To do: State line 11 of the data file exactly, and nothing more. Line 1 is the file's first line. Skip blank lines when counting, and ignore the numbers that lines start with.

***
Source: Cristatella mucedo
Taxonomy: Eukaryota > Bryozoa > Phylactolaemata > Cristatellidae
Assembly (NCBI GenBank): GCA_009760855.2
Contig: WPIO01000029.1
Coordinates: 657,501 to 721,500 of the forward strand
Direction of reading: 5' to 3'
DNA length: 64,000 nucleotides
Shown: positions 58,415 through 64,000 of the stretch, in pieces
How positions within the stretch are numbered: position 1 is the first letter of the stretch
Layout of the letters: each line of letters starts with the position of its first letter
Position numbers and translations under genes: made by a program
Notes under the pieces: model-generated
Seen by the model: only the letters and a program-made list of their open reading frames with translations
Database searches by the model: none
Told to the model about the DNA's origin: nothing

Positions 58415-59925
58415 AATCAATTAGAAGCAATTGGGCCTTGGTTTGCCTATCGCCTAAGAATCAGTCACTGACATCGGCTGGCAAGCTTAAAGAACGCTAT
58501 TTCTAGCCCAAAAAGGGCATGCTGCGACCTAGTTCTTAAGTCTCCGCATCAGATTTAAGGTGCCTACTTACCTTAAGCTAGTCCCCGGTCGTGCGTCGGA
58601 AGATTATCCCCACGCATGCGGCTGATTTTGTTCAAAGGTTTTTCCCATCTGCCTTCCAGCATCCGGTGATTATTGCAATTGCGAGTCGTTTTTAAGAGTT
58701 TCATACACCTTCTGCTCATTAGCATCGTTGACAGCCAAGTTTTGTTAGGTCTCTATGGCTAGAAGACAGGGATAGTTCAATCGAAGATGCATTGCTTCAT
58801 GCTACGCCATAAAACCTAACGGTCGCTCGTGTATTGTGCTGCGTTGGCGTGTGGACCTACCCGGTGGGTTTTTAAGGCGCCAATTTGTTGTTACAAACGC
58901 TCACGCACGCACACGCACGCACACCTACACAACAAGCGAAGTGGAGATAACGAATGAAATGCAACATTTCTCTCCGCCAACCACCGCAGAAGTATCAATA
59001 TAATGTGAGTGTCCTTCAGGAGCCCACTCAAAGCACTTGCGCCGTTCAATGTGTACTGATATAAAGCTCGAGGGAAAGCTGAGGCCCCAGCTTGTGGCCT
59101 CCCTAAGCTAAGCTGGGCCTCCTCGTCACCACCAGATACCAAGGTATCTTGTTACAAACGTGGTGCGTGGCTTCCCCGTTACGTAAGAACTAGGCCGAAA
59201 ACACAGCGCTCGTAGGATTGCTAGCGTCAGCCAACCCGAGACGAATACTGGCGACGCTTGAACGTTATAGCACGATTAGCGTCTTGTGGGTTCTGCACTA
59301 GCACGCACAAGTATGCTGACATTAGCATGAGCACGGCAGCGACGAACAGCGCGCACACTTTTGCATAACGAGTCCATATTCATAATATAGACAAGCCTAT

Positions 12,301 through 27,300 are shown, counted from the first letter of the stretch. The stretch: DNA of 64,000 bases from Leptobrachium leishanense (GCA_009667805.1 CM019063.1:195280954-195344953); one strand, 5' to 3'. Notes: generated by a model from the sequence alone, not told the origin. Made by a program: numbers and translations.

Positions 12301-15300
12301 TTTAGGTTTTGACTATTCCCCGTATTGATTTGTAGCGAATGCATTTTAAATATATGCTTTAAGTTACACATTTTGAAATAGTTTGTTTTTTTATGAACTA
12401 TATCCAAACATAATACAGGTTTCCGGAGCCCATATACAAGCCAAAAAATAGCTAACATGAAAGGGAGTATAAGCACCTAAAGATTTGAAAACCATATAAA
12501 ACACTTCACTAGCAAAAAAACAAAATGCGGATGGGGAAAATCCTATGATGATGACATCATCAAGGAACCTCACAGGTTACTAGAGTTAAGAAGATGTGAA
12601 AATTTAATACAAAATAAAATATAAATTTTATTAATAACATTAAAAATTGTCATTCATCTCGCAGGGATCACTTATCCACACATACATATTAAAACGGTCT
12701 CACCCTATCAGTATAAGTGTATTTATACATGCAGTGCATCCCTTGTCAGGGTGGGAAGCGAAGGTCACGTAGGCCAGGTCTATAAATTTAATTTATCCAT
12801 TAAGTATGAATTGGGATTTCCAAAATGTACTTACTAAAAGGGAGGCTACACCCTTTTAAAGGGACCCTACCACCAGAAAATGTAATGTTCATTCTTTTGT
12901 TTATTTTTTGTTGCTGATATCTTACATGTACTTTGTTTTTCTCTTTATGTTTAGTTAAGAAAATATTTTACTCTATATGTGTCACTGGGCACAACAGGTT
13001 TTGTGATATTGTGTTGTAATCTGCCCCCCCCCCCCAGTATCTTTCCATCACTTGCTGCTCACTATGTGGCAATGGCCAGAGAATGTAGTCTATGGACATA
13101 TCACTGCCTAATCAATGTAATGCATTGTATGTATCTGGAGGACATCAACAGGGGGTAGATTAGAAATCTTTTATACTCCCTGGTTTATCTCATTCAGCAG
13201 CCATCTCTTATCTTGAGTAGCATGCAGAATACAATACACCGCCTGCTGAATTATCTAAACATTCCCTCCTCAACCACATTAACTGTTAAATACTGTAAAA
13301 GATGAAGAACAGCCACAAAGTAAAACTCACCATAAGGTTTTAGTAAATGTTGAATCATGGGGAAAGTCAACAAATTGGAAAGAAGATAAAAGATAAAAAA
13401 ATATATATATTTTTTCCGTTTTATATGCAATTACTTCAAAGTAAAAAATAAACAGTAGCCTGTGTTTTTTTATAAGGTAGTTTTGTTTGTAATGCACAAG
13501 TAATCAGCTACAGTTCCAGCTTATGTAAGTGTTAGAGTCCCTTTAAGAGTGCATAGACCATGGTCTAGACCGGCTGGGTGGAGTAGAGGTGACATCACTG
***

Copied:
Position numbers and translations under genes: made by a program